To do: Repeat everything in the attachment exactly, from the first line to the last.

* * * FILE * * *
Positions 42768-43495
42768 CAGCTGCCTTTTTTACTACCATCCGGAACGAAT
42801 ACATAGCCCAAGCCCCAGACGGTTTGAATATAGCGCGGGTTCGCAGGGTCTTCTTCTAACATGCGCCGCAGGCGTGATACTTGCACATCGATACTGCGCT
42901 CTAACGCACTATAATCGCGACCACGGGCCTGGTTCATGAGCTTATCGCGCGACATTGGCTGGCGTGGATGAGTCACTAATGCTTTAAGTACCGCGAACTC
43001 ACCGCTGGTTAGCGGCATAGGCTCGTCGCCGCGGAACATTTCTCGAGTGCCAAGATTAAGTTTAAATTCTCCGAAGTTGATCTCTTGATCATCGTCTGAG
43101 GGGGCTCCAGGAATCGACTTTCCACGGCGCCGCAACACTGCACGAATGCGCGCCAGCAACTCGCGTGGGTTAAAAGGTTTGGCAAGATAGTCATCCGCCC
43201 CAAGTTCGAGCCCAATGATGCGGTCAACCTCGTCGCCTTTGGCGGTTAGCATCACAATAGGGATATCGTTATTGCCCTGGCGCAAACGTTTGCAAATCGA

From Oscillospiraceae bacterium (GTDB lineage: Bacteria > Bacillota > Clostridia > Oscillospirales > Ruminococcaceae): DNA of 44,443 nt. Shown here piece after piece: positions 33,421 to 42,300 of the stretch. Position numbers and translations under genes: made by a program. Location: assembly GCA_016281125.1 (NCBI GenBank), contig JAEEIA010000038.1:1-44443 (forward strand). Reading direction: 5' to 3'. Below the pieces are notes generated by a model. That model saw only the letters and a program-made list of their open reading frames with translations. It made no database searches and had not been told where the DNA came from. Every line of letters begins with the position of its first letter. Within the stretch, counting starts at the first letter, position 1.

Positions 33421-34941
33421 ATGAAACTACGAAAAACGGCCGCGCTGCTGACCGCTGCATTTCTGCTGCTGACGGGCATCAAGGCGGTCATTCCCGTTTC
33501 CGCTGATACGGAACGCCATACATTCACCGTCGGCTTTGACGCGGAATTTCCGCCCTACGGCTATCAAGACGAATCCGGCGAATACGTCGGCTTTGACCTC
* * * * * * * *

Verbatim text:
Positions 42768-43495
42768 CAGCTGCCTTTTTTACTACCATCCGGAACGAAT
42801 ACATAGCCCAAGCCCCAGACGGTTTGAATATAGCGCGGGTTCGCAGGGTCTTCTTCTAACATGCGCCGCAGGCGTGATACTTGCACATCGATACTGCGCT
42901 CTAACGCACTATAATCGCGACCACGGGCCTGGTTCATGAGCTTATCGCGCGACATTGGCTGGCGTGGATGAGTCACTAATGCTTTAAGTACCGCGAACTC
43001 ACCGCTGGTTAGCGGCATAGGCTCGTCGCCGCGGAACATTTCTCGAGTGCCAAGATTAAGTTTAAATTCTCCGAAGTTGATCTCTTGATCATCGTCTGAG
43101 GGGGCTCCAGGAATCGACTTTCCACGGCGCCGCAACACTGCACGAATGCGCGCCAGCAACTCGCGTGGGTTAAAAGGTTTGGCAAGATAGTCATCCGCCC
43201 CAAGTTCGAGCCCAATGATGCGGTCAACCTCGTCGCCTTTGGCGGTTAGCATCACAATAGGGATATCGTTATTGCCCTGGCGCAAACGTTTGCAAATCGA

From Oscillospiraceae bacterium (GTDB lineage: Bacteria > Bacillota > Clostridia > Oscillospirales > Ruminococcaceae): DNA of 44,443 nt. Shown here piece after piece: positions 33,421 to 42,300 of the stretch. Position numbers and translations under genes: made by a program. Location: assembly GCA_016281125.1 (NCBI GenBank), contig JAEEIA010000038.1:1-44443 (forward strand). Reading direction: 5' to 3'. Below the pieces are notes generated by a model. That model saw only the letters and a program-made list of their open reading frames with translations. It made no database searches and had not been told where the DNA came from. Every line of letters begins with the position of its first letter. Within the stretch, counting starts at the first letter, position 1.

Positions 33421-34941
33421 ATGAAACTACGAAAAACGGCCGCGCTGCTGACCGCTGCATTTCTGCTGCTGACGGGCATCAAGGCGGTCATTCCCGTTTC
33501 CGCTGATACGGAACGCCATACATTCACCGTCGGCTTTGACGCGGAATTTCCGCCCTACGGCTATCAAGACGAATCCGGCGAATACGTCGGCTTTGACCTC